Saturday, February 28, 2009

Get Week and Month names in Java

More and more applications these days are becoming global. Globalized applications are usually multilingual. Most applications need somewhere a calendar input.The web offers a lot of calendar solutions. These solutions usually allows passing to the calendar information regarding the day and month names. This data can be easily extracted by Java without needing to maintain resources list for all desired languages.

The class that holds all this information is named: DateFormatSymbols. This class accepts the Locale as a parameter. The Locale will determine the language in which the week and month information will be shown.

Here is an example of how to get week names:

public static String[] getShortWeekDays(Locale locale)
  String[] weekDays = new DateFormatSymbols(locale).getShortWeekdays();
  String[] retWeekDays = new String[7];
  System.arraycopy(weekDays, 1, retWeekDays, 0, 7);
  return retWeekDays;
Note, that the first element in the array was ignored. Java returns the first item as empty, and the actual values are starting from index 1. That is to be correlated with Calendar.SUNDAY which returns the number: 1 rather than: 0. If you will want in some way to do: weekDays[Calendar.SUNDAY], it was smarter to leave the original array untouched.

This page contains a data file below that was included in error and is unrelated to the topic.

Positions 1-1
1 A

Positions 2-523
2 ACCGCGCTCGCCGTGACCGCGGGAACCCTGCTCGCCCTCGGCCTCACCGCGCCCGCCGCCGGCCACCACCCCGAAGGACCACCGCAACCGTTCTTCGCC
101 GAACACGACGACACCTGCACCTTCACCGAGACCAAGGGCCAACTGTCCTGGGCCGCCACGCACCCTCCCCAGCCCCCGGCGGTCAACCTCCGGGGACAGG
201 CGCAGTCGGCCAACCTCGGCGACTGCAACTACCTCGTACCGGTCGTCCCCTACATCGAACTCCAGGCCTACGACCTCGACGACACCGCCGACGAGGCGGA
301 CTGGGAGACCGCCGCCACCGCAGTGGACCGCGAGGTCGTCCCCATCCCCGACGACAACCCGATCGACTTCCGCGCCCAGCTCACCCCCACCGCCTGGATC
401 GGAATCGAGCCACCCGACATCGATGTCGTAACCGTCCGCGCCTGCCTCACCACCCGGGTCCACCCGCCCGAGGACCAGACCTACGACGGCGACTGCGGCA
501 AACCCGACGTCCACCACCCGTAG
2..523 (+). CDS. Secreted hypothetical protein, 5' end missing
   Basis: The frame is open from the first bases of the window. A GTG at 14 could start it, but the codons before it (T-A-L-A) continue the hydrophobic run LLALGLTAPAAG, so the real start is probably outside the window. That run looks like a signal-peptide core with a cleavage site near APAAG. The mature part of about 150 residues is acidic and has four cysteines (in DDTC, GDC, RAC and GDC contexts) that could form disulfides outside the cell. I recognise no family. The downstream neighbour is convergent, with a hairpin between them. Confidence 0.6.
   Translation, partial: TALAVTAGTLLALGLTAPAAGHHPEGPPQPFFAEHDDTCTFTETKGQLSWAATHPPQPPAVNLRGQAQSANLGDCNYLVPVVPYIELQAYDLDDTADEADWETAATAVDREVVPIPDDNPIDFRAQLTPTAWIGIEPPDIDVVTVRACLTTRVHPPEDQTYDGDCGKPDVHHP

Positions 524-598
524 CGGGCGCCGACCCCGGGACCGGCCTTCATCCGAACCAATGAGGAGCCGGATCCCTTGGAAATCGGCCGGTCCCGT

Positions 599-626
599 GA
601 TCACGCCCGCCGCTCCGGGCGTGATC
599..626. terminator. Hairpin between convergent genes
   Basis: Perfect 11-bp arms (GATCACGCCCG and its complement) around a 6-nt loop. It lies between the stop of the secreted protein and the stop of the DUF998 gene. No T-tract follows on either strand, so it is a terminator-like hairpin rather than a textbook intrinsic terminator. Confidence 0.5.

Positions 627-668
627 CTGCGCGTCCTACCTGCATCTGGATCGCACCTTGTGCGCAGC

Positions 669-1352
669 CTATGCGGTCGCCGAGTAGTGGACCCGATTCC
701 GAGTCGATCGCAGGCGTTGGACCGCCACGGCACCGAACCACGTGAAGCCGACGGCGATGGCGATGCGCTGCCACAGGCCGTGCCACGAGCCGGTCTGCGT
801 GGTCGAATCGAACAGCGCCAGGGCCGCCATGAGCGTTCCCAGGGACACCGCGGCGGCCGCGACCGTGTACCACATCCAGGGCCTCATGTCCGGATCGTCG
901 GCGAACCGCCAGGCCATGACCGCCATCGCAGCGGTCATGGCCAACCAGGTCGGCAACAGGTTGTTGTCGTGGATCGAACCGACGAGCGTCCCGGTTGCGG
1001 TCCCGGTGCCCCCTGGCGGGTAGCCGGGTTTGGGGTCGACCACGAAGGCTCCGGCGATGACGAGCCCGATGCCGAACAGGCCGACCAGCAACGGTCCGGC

In the same way it is very simple to get long week days:

String[] weekDays = new DateFormatSymbols(locale).getWeekdays();

Getting the short month names:
public static String[] getShortMonths(Locale locale)
  String[] months = new DateFormatSymbols(locale).getShortMonths();
  String retMonths[] = new String[12];
  System.arraycopy(months, 0, retMonths, 0, 12);
  return retMonths;

This time the returned original array starts from index: 0, but has an additional last empty element. This code fixes this issue, by ignoring the last element. In months Java has chosen to start the index from: 0 and in weeks from: 1. This is a bit inconsistent, and I believe that there will always be someone that can give a long speech for what were the reasons for choosing this way.

Anyway, here is a simple example application that outputs week and month names in both short and regular formats in US Locale:

public static void main(String[] args) {

And here is the output for this code:
[Sun, Mon, Tue, Wed, Thu, Fri, Sat]
[Sunday, Monday, Tuesday, Wednesday, Thursday, Friday, Saturday]
[Jan, Feb, Mar, Apr, May, Jun, Jul, Aug, Sep, Oct, Nov, Dec]
[January, February, March, April, May, June, July, August, September, October, November, December]

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